Academic journal article Planning for Higher Education

From Living Buildings to Living Campuses

Academic journal article Planning for Higher Education

From Living Buildings to Living Campuses

Article excerpt

By living and learning in an environmentally conscious community, students learn to consider the impact of their everyday decisions.

Challenging situations afford great opportunity for change. The current state of our economy presents such a challenge to leaders of college and university planning and development. With many projects stalled by funding uncertainty, decision makers have the chance to reflect on past paradigms of growth and sprawl that have contributed to our current economic and environmental situation.

In the past, planning was often environmentally insensitive, with a general disregard for the effects of transportation, water consumption, and energy usage that runs counter to the obligation to provide a healthy future for our society. With a more acute awareness of the impact of each decision, the planning process can be used to create sustainable learning environments that respect natural resources, adapt to climatic conditions, and set new standards for building performance.

As innovation-ready communities, college campuses are well positioned to be models of sustainable planning. Sustainable strategies can be implemented at every level; whether small or large, these interventions are environmentally, economically, and academically beneficial. By living and learning in an environmentally conscious community, students learn to consider the impact of their everyday decisions, carrying the principles of sustainability beyond the confines of the campus and into their lives as global citizens.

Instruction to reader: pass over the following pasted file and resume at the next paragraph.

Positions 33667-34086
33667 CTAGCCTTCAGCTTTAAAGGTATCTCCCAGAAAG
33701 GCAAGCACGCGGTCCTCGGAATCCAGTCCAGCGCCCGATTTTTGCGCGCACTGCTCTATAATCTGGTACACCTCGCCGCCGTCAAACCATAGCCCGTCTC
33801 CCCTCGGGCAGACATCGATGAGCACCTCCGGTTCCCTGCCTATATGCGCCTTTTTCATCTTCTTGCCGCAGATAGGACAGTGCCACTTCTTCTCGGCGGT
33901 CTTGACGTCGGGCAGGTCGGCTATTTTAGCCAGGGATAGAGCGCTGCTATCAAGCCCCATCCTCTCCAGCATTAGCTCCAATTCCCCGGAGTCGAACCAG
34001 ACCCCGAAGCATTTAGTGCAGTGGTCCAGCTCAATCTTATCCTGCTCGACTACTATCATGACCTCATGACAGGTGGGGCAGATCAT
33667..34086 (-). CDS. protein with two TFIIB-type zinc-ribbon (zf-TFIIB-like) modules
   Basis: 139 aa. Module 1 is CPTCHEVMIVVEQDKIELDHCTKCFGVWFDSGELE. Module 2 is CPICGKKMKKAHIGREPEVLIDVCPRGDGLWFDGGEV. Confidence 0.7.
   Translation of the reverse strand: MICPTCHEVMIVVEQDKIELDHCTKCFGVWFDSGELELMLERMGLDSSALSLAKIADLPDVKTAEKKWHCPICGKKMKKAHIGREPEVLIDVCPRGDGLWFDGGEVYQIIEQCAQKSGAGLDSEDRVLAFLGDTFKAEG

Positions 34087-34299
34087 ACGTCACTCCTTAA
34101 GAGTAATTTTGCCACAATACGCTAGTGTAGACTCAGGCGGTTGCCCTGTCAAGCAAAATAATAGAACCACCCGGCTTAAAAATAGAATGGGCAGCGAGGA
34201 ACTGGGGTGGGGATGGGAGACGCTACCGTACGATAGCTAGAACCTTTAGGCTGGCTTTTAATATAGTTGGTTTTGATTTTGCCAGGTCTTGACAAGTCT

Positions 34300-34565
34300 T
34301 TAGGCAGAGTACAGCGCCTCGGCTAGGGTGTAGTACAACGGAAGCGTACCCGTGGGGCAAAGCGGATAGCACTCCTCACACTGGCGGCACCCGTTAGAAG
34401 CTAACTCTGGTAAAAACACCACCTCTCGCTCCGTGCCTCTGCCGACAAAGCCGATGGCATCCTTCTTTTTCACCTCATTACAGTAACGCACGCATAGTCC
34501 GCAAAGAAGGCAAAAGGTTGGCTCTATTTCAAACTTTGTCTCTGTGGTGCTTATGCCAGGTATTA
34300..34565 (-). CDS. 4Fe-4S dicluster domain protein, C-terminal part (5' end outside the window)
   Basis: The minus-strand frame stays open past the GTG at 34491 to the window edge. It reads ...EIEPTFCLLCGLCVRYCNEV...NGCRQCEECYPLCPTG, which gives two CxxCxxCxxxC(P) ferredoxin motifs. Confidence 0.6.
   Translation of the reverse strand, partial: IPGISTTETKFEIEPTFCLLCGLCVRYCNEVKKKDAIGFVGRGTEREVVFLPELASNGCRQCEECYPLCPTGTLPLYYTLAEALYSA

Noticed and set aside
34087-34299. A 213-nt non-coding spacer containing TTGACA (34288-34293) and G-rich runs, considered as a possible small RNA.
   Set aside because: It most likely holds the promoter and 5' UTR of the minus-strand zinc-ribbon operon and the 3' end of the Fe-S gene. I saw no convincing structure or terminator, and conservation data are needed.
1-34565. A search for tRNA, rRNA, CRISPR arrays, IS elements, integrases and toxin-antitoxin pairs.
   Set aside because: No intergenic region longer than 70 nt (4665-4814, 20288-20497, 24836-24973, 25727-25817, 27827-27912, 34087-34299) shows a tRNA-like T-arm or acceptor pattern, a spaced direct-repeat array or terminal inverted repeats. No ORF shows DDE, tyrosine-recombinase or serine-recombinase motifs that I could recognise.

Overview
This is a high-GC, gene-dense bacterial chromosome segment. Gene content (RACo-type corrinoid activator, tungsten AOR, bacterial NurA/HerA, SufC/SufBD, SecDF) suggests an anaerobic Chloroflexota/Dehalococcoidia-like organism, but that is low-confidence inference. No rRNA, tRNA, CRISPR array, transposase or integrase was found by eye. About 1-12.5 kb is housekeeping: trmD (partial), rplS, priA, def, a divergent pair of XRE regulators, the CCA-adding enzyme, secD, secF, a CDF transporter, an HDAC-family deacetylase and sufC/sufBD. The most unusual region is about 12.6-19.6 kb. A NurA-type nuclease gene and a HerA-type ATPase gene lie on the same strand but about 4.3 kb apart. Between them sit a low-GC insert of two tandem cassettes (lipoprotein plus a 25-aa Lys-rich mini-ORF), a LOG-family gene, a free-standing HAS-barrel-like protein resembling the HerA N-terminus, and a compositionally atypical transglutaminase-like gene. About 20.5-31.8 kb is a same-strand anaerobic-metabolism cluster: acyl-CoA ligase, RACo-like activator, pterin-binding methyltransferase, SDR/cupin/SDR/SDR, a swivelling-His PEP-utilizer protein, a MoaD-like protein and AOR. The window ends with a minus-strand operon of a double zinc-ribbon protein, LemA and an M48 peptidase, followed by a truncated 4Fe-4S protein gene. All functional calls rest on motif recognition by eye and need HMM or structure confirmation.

Because of the widespread benefits, many institutions have made sustainability a priority in new projects and campus planning efforts. Wentworth Institute of Technology and Clarkson University are planning student centers designed to tap into excess energy loads. The University of British Columbia and the City University of New York's Lehman College have initiated "living building" projects in which engineering systems are designed to behave like thriving organisms. Each of these projects began with fundamental and smart planning and, as each project progresses, more sustainable possibilities are revealed.

Case Study: Sustainable Planning at Wentworth Institute of Technology and Clarkson University

At a very simple level, sustainable design is about using as little as possible. In this quest to avoid excess, the planning stage of a project is crucial in pinpointing how much space is actually needed. At Wentworth Institute of Technology, the master plan study for the new Flanagan Campus Center initially recommended new construction of more than 100,000 square feet. By reexamining existing campus space and adjacencies, the institution was able to reduce the recommended new square footage by half by selecting a new site strategically located next to existing buildings (figure 1).The new construction will create space for social activities, new program elements, and existing relevant programs relocated from elsewhere on campus. Space reclaimed from the existing adjacent buildings will house most of the necessary professional offices. A mezzanine bridge will connect these adjacent spaces to the new campus center.

The objective to use as little as possible applies to energy consumption as well. Campuses often have excess energy that can be tapped to power other campus facilities and future projects. The new Clarkson Student Center at Clarkson University, planned to open in fall 2010, will use boiler capacity from an adjacent building through an integrated system that eliminates the need for additional boilers and their attendant space.

Similarly, Wentworth Institute of Technology's new campus center will tap into an existing steam line with excess capacity. Because the central power plant was originally designed to support future expansion, it already provides an abundance of steam below the core campus buildings. The relatively short steam line extension required to connect the new campus center will eliminate the need for new boilers or chillers, further limiting the energy and space demands of the new building. …

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